We agree with Northwestern that acts alleged in items 3, 4, 6, 7, 8, 9, and 10 do not satisfy the loss causation requirement. Even assuming that Northwestern or its agent Esrine did engage in the conduct alleged, those acts at most constitute "but for" transaction causation: "but for" Northwesterns' issuance of bonds and endorsement of the GRI offering, the investors would not have invested in the transaction. Those allegations do not proximately relate to the reasons for the losses incurred. See Brant v. CCG Fin. Corp., 693 F. Supp. 889, 894 (D.Or. 1988) ("[M]inisterial acts" by a surety, including "reviewing and preparing documents necessary to complete the issuance of the bond" do not amount to substantial assistance); In re GRI, 659 F. Supp. at 524 ("[T]he acts of procuring indemnity agreements, bond applications, and premium insurance do not constitute substantial assistance.").

Northwestern, however, concedes that the acts alleged in items 1, 2, and 5 might satisfy the loss causation requirement "because the PPM, the marketing materials and the Jordan Program Checks all relate in one way or another to the capabilities of the GRI units and GRI personnel to produce profits for investors." Northwestern's Memorandum at 63. We agree. Misrepresentations and omissions concerning the projected capabilities and past performance of the gas reclamation units do proximately relate to the alleged reasons for the investors' losses.

Northwestern argues that it did not in fact provide the assistance alleged. After reviewing the deposition extracts and exhibits submitted, we conclude that assuming that Esrine acted as Northwestern's agent, there is sufficient evidence to support a reasonable jury's conclusion that Esrine did participate in the acts alleged in items 1, 2 and 5. We therefore deny Northwestern's motion for summary judgment with respect to the aiding and abetting claims contained in First Cause of Action of the Consolidated Complaint.

Section 12

Section 12(1) of the Securities Act of 1933, 15 U.S.C.A. § 77l(1) (1981), imposes civil liability against any person who offers or sells an unregistered security that is in violation of the registration requirements of section 5(a), 15 U.S.C.A. § 77e (1981). Section 12(2) of the Securities Act of 1933, 15 U.S.C.A. § 77l(2) (1981), imposes civil liability against any person who offers or sells a security by means of a prospectus which includes an untrue statement of material fact or omits to state a material fact necessary in order to make the statement not misleading. The Second and Third Causes of Action in the Consolidated Complaint allege that Northwestern in violation of these sections "substantially participated in the offer and sale of these securities [GRI units] . . . and/or conspired with the GRI Parties and Broker Parties to make such offers and sales of securities." Consolidated Complaint ¶¶ 95, 102. In our previous decision on Northwestern's motion to dismiss, we held that Northwestern qualified as a "seller" for the purposes of section 12 since the complaint alleges that "Northwestern, inter alia, assisted in the preparation of marketing materials for GRI and bonded the promissory notes provided by investors." In re GRI, 659 F. Supp. at 508-09.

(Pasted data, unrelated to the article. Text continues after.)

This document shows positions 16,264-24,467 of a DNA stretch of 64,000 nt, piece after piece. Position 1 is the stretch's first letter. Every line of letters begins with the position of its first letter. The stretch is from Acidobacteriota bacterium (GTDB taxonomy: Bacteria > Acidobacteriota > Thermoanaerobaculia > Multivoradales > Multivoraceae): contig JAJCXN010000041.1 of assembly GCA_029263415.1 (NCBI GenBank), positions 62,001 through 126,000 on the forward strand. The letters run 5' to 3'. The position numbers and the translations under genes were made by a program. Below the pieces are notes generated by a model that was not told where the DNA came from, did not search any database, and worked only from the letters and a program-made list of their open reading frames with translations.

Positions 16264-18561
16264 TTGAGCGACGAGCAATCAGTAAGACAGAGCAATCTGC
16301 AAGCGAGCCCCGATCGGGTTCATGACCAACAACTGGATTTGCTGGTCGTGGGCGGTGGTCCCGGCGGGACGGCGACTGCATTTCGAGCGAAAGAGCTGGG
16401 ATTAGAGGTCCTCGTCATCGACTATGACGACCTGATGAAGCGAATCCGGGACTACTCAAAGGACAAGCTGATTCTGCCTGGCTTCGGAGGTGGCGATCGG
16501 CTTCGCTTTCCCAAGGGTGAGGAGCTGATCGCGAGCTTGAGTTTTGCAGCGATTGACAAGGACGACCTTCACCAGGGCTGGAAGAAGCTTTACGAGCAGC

Since our decision, the Supreme Court addressed the issue of nontransferor liability under section 12(1) in Pinter v. Dahl, 486 U.S. 622, 108 S.Ct. 2063, 100 L.Ed.2d 658 (1988). The Supreme Court rejected the substantial factor test and restricted section 12(1) liability to those who pass title to the securities and those who solicit the purchase of securities for financial gain. Id. The Second Circuit subsequently held that the Pinter definition of a seller applies to claims under section 12(2) as well. Wilson v. Saintine Exploration & Drilling Corp., 872 F.2d 1124 (2d Cir. 1989). Section 12, therefore, requires more than allegations of substantial participation and conspiracy.

The investors allege that Esrine, acting as Northwestern's agent, solicited purchases of the GRI securities from prospective investors. Section 12 by its terms provides that a seller "shall be liable to the person purchasing such security from him. . . ." Each investor, therefore, must prove that Esrine, as Northwestern's agent, personally solicited him or her. Esrine testified that he never spoke to any investor about the merits of the GRI deal, but only occasionally instructed investors and salesmen how to fill out some of the documents. Esrine dep., pp. 2156-59, 2170-75. The investors, therefore, must present contradictory evidence to support their claim that Northwestern, through its agent Esrine, directly solicited the purchase of GRI units from the investors.